To date, the Longfellow Project has established eight Challenge-Driven Research programs encompassing 273 investigators from 21 different departments and centers — and the approach is having an impact. Scientists from the program have solicited valuable feedback from industry collaborators about how to advance novel approaches and deliver them to market. In addition, the meetings have resulted in two collaboration agreements, and others are in progress.
“The Challenge-Driven Research Programs are a great example of how we can unite around common goals, leverage our expertise in research and patient care, and push the boundaries of medicine in a new way,” says Susan A. Slaugenhaupt, PhD, MGRI Scientific Director and Elizabeth G. Riley and Daniel E. Smith, Jr. Endowed MGH Research Institute Chair.
Found in Translation
No matter how promising an experimental therapy or technology may be, to become a reality, it must eventually be shared with an industry partner. But for many researchers, that’s easier said than done.
“There can be territorial tensions, worries about protecting intellectual property and mutual distrust,” says Dr. Apiou. “But it’s important to understand the other side, and what it takes to deliver our discoveries to patients.” Translation is the process of turning laboratory and clinical discovery into interventions that improve the health of individuals and the community.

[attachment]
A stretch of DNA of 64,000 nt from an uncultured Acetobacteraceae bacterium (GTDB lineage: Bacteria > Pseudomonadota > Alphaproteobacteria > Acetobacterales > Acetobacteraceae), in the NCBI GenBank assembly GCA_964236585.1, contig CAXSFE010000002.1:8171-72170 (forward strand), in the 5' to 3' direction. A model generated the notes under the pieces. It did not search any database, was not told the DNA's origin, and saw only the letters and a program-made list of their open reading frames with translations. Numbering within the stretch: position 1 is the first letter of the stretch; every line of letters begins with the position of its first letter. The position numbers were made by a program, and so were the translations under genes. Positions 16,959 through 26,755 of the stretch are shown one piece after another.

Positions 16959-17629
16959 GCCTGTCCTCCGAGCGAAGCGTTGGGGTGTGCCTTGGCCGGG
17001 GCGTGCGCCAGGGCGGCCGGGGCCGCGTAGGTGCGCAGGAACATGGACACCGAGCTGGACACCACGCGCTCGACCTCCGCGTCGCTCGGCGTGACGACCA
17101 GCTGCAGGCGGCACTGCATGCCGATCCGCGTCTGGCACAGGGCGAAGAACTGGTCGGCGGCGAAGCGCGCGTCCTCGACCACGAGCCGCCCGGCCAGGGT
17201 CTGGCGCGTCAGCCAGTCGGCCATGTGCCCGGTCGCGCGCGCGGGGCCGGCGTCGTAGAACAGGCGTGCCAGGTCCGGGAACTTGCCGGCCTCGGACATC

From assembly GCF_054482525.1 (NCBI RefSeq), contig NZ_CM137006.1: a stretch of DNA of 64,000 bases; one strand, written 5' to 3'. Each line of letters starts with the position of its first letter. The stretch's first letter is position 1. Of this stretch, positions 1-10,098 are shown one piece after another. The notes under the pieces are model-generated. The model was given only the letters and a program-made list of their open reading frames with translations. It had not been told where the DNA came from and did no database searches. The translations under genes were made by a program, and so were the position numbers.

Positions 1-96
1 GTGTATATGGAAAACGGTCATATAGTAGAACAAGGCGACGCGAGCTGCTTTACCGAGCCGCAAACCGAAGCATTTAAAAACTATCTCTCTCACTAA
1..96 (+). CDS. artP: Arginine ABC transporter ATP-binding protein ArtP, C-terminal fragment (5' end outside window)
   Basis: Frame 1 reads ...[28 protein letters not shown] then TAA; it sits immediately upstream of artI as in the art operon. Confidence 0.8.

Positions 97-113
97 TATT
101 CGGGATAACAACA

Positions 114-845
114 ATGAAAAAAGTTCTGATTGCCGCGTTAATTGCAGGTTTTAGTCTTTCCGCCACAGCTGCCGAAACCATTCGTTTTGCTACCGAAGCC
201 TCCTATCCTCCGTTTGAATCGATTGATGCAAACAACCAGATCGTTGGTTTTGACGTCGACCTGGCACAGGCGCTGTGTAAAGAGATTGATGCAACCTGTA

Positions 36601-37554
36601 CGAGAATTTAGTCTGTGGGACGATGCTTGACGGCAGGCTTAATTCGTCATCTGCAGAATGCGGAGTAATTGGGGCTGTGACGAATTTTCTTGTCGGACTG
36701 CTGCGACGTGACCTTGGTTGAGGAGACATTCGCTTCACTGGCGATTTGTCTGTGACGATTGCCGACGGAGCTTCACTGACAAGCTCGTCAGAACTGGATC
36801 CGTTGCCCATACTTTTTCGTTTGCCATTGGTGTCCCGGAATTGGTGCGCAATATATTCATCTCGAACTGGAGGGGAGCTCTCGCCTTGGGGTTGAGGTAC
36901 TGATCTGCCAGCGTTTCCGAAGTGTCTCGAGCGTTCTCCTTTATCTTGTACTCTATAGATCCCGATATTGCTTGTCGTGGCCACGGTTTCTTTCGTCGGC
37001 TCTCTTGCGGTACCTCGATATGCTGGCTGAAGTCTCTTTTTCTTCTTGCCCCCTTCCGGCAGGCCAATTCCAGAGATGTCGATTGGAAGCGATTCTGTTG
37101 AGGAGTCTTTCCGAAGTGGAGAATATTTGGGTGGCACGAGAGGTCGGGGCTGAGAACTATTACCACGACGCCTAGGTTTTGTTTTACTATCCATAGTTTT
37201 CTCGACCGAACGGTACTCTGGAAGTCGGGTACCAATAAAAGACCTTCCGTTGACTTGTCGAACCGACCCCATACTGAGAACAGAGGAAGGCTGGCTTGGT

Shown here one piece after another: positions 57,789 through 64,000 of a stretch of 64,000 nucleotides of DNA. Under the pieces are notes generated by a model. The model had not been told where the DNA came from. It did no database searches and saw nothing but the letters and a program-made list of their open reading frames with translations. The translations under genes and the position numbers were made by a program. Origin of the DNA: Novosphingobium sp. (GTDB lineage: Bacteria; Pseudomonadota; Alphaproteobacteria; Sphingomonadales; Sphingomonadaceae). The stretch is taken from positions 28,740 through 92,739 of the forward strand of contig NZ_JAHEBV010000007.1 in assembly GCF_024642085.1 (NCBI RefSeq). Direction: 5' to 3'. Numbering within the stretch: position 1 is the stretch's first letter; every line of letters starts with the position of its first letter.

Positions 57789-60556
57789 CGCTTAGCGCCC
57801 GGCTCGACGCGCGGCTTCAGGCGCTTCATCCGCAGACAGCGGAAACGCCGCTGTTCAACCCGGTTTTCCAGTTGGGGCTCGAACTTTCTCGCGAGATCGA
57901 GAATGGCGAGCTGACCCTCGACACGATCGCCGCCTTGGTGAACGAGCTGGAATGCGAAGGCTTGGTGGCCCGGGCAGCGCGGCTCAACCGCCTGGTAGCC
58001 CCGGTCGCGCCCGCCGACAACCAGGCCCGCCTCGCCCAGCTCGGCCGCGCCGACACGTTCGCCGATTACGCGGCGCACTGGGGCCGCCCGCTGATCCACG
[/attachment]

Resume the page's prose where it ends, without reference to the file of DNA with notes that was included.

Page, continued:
The educational arm of the Longfellow Project, Bridging Academia and Industry, was designed to teach MGRI investigators the art of translation and the importance of collaboration, through coursework, guest lectures and a project competition. For the competition, faculty trainees who have similar scientific or medical research goals are grouped into teams and assigned mentors — one from industry and one from academia. Each team then formulates a research question for which they must develop a product to address. The competition culminates with a presentation to a panel of industry and academic experts, and the winning team receives a $150,000 award — made possible through the generosity of MGRI donors — to advance the research and development of their product.
At this year’s presentation, the winning team consisted of two dermatologists, an emergency medicine physician and a scientist from the Center for Engineering in Medicine and Surgery at Mass General. Their product? A skin patch to quickly diagnose cellulitis, a serious and often misdiagnosed bacterial infection.
“It’s not so much about winning as it is about building connections and showing our participants the incredible work that can be accomplished by sharing their expertise,” Dr. Apiou says. Now in its fourth year, the course has trained 77 faculty members across 21 departments and centers, with help from more than 50 academic and industry leaders.
“Our ultimate goal is to create a fluid biomedical network, where Mass General physician-scientists have the knowledge, mindset and colleague connections they need to efficiently advance medical discoveries, all the way to commercialization,” says Dr. Tepper. “And if that happens, innovation will be accelerated — and everyone will benefit, especially patients.”
To learn more about the MGRI’s efforts and how your support can help bridge the gap between science and solutions for patients, contact us.